July, 23

    Adaptive engine work feeds sixth-gen fighter design, says US Air Force

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    DAYTON, Ohio — The future of the U.S. military’s Adaptive Engine Transition Program is still up in the air, but one service is trying to fold the effort’s technological innovations into an advanced jet’s propulsion system.

    In a Tuesday roundtable with reporters in Dayton, Ohio, John Sneden, director of the Air Force’s propulsion directorate, outlined ways his organization is working to adapt AETP features into the future Next Generation Air Dominance platform’s engines.

    That propulsion system, dubbed Next Generation Adaptive Propulsion, or NGAP, is in a preliminary design phase, Sneden said at the Air Force’s Life Cycle Industry Days event. Within the next few years, he added, NGAP should be ready to move into prototyping and testing, having learned multiple lessons from the previous work on AETP.

    The Pentagon has researched adaptive engine technology through AETP since 2016 as a possible replacement for the F-35 Joint Strike Fighter’s current engine. GE Aerospace as well as Pratt & Whitney — the latter makes the F-35′s current F135 engine — developed their own adaptive engines and are continuing to work on NGAP.

    In its March budget request, the Pentagon announced it had instead decided to stick with the F135 engines and upgrade them to provide more power and cooling for the F-35. The Pentagon’s proposed budget requested no money for the alternative AETP option.

    But some lawmakers have since moved to restore funding for AETP so the military can continue developing this technology for use in advanced fighter systems.

    NGAP is fully funded in the Air Force’s proposed fiscal 2024 budget, with the department requesting $595 million — an increase of $375 million over fiscal 2023.

    If AETP is not funded in FY24, Sneden said, the Air Force will shift its remaining AETP budget and activities to NGAP. Those include ongoing work developing controls for AETP’s adaptive fan, cooling technologies and advanced materials, many of which will form crucial elements of NGAD’s eventual engine.

    Sneden said AETP’s adaptive element — allowing the engine to rapidly shift to the configuration that would provide the best thrust and efficiency for a certain situation — and the use of advanced composite materials, which can withstand much higher temperatures, for turbines and other components will be central to NGAP.

    But it’s still undecided as to whether the NGAD’s engine will use the third stream of air that is another part of the AETP design, he said.

    While the technology used in both AETP and NGAP will be largely the same, Sneden explained, the future NGAD’s engines will be sized differently from those of the F-35. That means elements of AETP would have to be resized and redesigned to be suitable for NGAD.

    “We’ll be able to port that tech over,” Sneden said. “It’s not a one-for-one; you can’t just pull it off of the F-35 and move it directly over to NGAD in its current state.”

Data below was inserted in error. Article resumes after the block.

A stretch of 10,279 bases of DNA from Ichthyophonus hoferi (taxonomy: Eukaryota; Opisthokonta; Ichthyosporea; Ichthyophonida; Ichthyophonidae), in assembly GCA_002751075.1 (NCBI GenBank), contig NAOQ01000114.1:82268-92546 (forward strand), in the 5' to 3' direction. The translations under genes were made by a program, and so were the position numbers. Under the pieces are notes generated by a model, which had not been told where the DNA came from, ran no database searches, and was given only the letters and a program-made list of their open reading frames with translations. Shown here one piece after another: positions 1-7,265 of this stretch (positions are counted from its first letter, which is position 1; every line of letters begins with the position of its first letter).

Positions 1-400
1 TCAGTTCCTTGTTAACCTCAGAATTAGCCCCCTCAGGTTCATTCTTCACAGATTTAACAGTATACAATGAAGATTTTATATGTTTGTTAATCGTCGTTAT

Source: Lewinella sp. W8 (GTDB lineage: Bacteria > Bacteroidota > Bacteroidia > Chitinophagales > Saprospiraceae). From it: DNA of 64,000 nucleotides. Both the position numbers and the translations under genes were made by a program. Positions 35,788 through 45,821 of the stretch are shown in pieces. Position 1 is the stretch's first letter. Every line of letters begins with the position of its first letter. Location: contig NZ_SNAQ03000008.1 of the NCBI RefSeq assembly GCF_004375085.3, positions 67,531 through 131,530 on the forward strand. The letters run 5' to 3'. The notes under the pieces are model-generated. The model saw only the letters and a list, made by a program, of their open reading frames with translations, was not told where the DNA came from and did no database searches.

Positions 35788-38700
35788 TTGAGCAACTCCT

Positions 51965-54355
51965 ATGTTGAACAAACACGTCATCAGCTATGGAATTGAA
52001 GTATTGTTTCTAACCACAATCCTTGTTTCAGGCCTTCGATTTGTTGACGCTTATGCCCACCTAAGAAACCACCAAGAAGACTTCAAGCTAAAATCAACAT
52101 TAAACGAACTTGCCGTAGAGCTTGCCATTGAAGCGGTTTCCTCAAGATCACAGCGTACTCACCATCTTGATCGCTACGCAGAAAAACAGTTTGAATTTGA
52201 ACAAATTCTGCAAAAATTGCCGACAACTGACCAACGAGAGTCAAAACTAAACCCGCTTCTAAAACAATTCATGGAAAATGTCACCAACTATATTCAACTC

While GE Aerospace and Pratt & Whitney develop the new fighter’s engines, Sneden noted, the potential designers of the NGAD airframe are also working closely with them to ensure the engines will fit.

    The Air Force last year also awarded contracts worth nearly $1 billion each to aircraft manufacturers Boeing, Lockheed Martin and Northrop Grumman to work on prototyping NGAD engines, although Northrop in July confirmed it would not bid as a prime contractor on NGAD. The Air Force issued a solicitation for NGAD in May, and it plans to make an award in 2024.

    “We are making one design that will … fit into any of the [airframe] designs” for NGAD, Sneden said. “Later on, as we downselect and figure out who the final vendor is, there could be some optimization of that system and that particular design. But they’re all designing and moving around the propulsion constraints that we’ve studied and evaluated and provided to each.”

    AETP testing that already occurred has been tremendously useful for NGAP, Sneden said.

    “Because of the data that we’ve received off of that, we actually understand how the adaptive engine technology works,” Sneden explained. “We understand the types of changes that we need to make, and we can incorporate that into the baseline for NGAD.”

    It will be crucial for the United States to redouble its efforts toward developing new and innovative propulsion systems, Sneden noted. Since about 2015, China has made considerable advancements of its own on propulsion, and is starting to catch up.

    “We are losing our propulsion lead to China, which is investing heavily and developing and producing effective propulsion technologies,” Sneden said. “We have to maintain that propulsion edge.”

    Stephen Losey is the air warfare reporter for Defense News. He previously covered leadership and personnel issues at Air Force Times, and the Pentagon, special operations and air warfare at He has traveled to the Middle East to cover U.S. Air Force operations.

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